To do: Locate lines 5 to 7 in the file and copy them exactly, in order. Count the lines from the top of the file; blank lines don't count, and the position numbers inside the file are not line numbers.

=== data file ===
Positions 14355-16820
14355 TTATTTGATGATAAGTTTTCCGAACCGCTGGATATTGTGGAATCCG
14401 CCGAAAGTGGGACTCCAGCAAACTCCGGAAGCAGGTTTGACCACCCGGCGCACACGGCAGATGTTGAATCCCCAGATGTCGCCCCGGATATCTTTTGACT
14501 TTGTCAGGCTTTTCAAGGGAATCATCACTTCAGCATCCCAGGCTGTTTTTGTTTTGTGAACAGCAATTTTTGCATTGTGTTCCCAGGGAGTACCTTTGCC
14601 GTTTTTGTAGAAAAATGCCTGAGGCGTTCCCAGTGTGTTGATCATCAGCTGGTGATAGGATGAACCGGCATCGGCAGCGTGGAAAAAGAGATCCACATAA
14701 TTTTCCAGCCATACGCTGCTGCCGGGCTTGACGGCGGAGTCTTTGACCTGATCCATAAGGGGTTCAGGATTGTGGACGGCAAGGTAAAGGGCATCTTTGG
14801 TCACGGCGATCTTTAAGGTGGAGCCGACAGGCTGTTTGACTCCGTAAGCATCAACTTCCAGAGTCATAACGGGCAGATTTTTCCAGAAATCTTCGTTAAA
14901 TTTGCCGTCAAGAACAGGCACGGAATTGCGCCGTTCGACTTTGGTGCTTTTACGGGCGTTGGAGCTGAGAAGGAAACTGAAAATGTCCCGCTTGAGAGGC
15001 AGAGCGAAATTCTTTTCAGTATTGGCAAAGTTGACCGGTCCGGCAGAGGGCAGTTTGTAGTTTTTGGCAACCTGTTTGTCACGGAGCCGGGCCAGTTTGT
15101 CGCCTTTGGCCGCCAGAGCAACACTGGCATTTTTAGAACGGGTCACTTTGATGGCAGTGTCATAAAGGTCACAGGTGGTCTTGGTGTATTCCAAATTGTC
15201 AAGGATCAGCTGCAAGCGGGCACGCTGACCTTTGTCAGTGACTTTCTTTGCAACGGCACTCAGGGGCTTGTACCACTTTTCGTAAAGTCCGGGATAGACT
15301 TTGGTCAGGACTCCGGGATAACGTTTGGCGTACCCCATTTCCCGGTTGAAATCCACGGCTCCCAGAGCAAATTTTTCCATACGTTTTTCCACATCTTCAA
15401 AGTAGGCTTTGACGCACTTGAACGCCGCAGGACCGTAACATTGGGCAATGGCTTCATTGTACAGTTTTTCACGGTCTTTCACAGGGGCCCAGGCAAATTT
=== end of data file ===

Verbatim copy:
14601 GTTTTTGTAGAAAAATGCCTGAGGCGTTCCCAGTGTGTTGATCATCAGCTGGTGATAGGATGAACCGGCATCGGCAGCGTGGAAAAAGAGATCCACATAA
14701 TTTTCCAGCCATACGCTGCTGCCGGGCTTGACGGCGGAGTCTTTGACCTGATCCATAAGGGGTTCAGGATTGTGGACGGCAAGGTAAAGGGCATCTTTGG
14801 TCACGGCGATCTTTAAGGTGGAGCCGACAGGCTGTTTGACTCCGTAAGCATCAACTTCCAGAGTCATAACGGGCAGATTTTTCCAGAAATCTTCGTTAAA